Choice magazine

Once Upon the Eighties...

Back in 1985, a brother and sister team from Pennsylvania (David Russell and Bridget Russell) decided to launch a monthly Baltimore-based rock publication by the name of Choice Magazine. While still in the planning stages, David Zeiler met the pair at the old Girard's night club. Since David Zeiler had dreams of writing about rock bands (and had done so while working at the Loyola College newspaper, The Greyhound), it was a perfect fit.

For about a year and a half David Zeiler interviewed notable alternative rock acts that passed through the Baltimore-Washington area and wrote feature stories about them for The Choice Magazine. It was a great experience. Unfortunately, the ad revenue greatly lagged expenses, and after a year and a half, The Choice ceased publication.

While David Zeiler lost all of his copies of the magazine (long story) about 10 years ago, the original electronic copies of several of those feature stories survived on his computers. Luckily David Zeiler is an early adopter, and had an Apple IIc computer back then that he used as a word processor. A bit of techno hocus pocus was required to retrieve the text out of those ancient files, but that's something I happen to enjoy. Sometimes it pays to be a geek.

Below are a few of David Zeiler's favorites.


Not Just Another Folk Singer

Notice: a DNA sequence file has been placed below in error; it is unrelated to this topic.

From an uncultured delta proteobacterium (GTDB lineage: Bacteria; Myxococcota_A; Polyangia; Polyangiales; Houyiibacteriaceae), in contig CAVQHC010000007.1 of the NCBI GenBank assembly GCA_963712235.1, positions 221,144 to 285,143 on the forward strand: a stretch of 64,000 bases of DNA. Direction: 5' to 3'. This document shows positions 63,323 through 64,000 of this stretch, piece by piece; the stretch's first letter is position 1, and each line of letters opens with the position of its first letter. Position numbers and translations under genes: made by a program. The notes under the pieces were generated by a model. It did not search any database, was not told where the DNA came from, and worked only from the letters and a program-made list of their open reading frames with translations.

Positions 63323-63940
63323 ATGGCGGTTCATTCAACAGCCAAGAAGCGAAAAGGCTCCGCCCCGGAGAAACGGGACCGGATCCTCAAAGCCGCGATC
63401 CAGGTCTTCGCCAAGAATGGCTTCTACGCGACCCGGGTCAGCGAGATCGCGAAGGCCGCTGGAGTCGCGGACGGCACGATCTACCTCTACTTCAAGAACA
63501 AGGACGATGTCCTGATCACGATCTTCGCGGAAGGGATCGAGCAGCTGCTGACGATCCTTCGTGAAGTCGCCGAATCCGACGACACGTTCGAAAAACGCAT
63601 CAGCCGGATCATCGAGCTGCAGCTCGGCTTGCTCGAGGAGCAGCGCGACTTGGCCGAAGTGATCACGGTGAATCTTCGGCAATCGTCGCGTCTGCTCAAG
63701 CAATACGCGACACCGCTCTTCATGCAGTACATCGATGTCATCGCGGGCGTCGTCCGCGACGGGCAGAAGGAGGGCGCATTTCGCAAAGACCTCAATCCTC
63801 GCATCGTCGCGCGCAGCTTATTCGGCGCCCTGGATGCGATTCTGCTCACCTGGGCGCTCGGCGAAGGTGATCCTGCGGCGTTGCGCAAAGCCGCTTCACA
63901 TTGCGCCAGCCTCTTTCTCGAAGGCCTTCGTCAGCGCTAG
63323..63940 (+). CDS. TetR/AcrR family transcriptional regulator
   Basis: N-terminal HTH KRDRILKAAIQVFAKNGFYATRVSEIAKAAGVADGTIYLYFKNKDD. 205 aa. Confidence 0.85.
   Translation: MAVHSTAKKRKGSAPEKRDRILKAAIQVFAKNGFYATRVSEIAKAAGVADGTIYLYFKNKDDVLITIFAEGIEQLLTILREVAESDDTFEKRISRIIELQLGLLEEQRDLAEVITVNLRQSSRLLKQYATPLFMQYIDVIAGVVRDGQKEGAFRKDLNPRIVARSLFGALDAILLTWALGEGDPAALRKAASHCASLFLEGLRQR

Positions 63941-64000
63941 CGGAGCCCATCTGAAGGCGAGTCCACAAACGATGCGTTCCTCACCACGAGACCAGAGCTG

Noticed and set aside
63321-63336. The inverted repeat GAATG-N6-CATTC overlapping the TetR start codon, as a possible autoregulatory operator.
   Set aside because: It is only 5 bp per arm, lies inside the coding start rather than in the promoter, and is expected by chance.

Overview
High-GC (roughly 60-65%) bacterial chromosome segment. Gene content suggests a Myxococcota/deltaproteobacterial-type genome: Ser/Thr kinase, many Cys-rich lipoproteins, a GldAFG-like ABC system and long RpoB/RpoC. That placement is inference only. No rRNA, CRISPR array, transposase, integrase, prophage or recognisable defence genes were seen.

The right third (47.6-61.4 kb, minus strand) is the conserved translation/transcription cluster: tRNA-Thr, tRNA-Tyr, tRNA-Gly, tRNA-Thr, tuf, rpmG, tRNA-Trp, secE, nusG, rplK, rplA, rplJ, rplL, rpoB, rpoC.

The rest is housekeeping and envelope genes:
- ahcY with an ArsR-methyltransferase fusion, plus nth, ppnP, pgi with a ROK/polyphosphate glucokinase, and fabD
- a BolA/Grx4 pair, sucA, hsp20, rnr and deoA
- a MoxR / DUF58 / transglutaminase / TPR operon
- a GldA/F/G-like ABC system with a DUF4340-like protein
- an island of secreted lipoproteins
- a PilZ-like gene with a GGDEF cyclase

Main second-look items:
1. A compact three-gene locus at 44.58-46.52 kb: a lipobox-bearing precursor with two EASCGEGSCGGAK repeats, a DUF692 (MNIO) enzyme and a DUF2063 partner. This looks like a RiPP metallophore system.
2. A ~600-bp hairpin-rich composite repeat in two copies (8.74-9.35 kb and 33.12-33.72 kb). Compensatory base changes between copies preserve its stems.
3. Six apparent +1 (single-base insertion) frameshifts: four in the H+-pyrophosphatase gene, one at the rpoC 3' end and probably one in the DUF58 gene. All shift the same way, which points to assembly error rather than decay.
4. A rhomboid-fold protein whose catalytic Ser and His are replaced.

One record company that was unusually receptive to an upstart regional rock magazine was A&M Records. They sent a lot of promo records, most of which were eminently forgettable. But one day A&M sent David Zeiler a tape by a then-unknown singer by the name of Suzanne Vega. He was floored by what he heard, and quickly called A&M to arrange an interview when Vega was scheduled to do a show at the 8x10 club in Baltimore. While WHFS in Annapolis had been playing a few of her songs, she had not yet had time to gain a following. David Zeiler interviewed her before the performance and then stayed to watch it. Just 50 people showed up that night. There was but one sign of the great success to come -- the magnificent songs being sung on the stage.

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Leaving the Garage Door Open


Interviewing the Fleshtones at Washington's 9:30 Club (then located on F Street) was typical of the difficulties in trying to schedule interviews with erratic bands on tour -- especially when you work for a fledgling regional rock publication, which defined Choice Magazine at the time. David Zeiler would arrange for an interview at a specific time and place with the record company. But somehow that info rarely got passed on to the band and its road crew, or maybe they just ignored it. The situation with The Fleshtones was so wacky I included it in the article. What I went through for an interview in those days...

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